As the sun sets on the SXSW conference for another year, we round up some of the themes that emerged.
Ethics & the Big Tech Backlash
What a difference a week makes. As the Cambridge Analytica scandal broke last weekend, the curtain was already coming down on SXSW. Even without this latest bombshell, the discussion around ethics in technology was animated, with more than 10 panels devoted to the theme. From misinformation to surveillance, from algorithmic bias to the perils of artificial intelligence (hi Elon!) speakers grappled with the weighty issue of how to ensure technology works for the good of humanity.
Activist and WikiLeaks military whistleblower Chelsea Manning spoke presciently about the dangers of mass data collection, calling for a code of ethics for software developers. In conversation with Vogue’s Sally Singer, she warned of the dangers of complacency: “We know [surveillance] is a problem. But I think everybody’s expecting somebody else to do something about it.
That somebody could prove to be government, said Mayor of London Sadiq Khan, if the industry does not do more to clean house. “Ultimately, there must be greater responsibility taken by some tech companies for the impact they’re having on the world,” said Khan, suggesting that unless platforms demonstrate a greater “duty of care” more countries might follow the German example and introduce tougher legislation.
YouTube CEO Susan Wojcicki made her move, unveiling a new feature she called “information cues” in conversation with Wired editor-in-chief Nicholas Thompson. The company plans to insert links to fact-based content like Wikipedia alongside conspiracy theory videos, in a bid to tackle misinformation. Every little helps, but tougher action will undoubtedly be required if the industry is to quell the Big Tech backlash, as forecast in our 2018 Future 100 report.
SXSW moves with the times
The festival also continues its evolution, climbing back from its bloated, over-commercialized state, which reached tipping point a couple of years ago, to something more considered, with a more curated line-up. As a result, the interactive swing sets placed in Palm Park for the Mercedes-Benz ME brand activation to promote its electric car initiative sat empty, as the now more serious population of attendees rushed between sessions to explore the future of technology, culture, cryptocurrency, blockchain, artificial intelligence (AI) and more. This shift in many ways mirrors the changing zeitgeist. The novelties of emerging technologies that have been venerated for so long are now, in a Brexit climate, income inequality and automation, presenting more serious challenges and questions. (Though that didn’t stop Elon Musk presenting a bombastic vision of life on Mars in a headlining, breathlessly shared talk.)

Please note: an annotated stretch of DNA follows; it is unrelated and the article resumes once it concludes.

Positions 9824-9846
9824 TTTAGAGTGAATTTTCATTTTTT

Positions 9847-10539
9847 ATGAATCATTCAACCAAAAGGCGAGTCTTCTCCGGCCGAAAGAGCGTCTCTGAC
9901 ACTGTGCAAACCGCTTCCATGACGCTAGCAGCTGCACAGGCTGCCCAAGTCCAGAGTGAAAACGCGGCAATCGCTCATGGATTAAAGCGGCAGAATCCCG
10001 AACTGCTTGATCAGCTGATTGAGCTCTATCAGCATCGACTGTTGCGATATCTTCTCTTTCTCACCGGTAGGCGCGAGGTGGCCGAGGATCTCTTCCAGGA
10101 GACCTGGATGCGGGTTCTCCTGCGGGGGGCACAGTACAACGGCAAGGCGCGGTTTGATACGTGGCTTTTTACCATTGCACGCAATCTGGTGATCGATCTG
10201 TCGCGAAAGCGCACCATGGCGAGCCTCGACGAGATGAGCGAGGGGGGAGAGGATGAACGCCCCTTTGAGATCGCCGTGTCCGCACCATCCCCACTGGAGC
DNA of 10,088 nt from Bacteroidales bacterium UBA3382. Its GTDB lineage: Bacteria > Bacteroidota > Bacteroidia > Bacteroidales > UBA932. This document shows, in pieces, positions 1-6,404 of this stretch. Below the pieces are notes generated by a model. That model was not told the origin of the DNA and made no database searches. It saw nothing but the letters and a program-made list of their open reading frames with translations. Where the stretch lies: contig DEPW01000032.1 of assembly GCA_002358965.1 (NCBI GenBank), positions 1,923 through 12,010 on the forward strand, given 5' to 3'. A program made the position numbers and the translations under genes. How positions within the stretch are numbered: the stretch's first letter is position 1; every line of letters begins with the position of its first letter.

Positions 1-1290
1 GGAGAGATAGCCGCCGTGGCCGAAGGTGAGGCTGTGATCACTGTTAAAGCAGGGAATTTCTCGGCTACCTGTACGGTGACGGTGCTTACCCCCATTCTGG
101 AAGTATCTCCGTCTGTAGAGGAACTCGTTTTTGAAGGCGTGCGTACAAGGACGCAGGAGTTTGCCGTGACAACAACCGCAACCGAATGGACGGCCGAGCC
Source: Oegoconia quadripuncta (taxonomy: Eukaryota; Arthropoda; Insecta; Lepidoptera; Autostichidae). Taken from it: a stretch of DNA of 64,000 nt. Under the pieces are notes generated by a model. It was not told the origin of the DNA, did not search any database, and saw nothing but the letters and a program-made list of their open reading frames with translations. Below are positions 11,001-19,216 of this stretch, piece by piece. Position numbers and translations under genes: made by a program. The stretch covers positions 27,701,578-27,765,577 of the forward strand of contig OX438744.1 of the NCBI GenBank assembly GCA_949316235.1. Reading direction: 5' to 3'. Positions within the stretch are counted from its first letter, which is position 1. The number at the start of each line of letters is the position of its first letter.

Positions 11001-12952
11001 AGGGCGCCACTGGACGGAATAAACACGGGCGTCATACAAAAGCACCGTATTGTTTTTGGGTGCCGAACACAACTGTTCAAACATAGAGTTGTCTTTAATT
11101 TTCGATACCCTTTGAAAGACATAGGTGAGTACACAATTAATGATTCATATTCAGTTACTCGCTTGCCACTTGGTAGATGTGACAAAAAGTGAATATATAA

Musk made a surprise visit to SXSW this year. Only one ticket could be picked up per person, and some attendees showed up at the convention center in their pajamas, such is Musk’s continued celebrity status. Musk spoke of travel to Mars (we need to colonize it before nuclear warfare on Earth) and offered up some rather apocalyptic predictions about life on Earth and the threats of AI, stating that it is “far more dangerous than nukes.” He also continued Silicon Valley’s mantra of aiming to achieve impossible feats, alongside optimism for the future: “There are a lot of negative things in the world… There are lots of things that are miserable and kind of get you down. Life cannot just be about solving one miserable problem after another… There need to be things that inspire you, that make you glad to wake up in the morning and be part of humanity.” Presumably condos on Mars, on his part.
The Human Connection
When technology provokes this much concern, it’s perhaps natural that people should seek respite in human qualities like empathy, understanding and emotional connection.
In a standout keynote, couples therapist Esther Perel gently berated the SXSW audience for neglecting to focus on human relationships. “The quality of your relationships,” she said, “is what determines the quality of your life.
Perel, who has built a cult following through her TED talks, blog posts and her podcast series Where Should We Begin?, explained that since we left the comfort and security of village life, we have gained freedom, but lost our sense of “belonging, continuity and certainty.” We now live “a life of growing atomization,” she said, pointing to loneliness as the number one health crisis in the United States. Her solution? More conversation, deeper listening and better human connections: “We need our relationships to exist in a larger social context. We are interdependent people. No one does it alone. If they do, they don’t do it well.”
Her views were echoed by academic and sociologist Eric Klinenberg at a panel titled Sex, Love and Swiping: Tech & The Future of Love. Klinenberg suggested that our attachment to technology has affected our ability to properly engage: “We’ve come to recognize the pitfalls of being tethered to our phones,” he said, “and there’s a growing recognition of the need for better face-to-face human interaction.”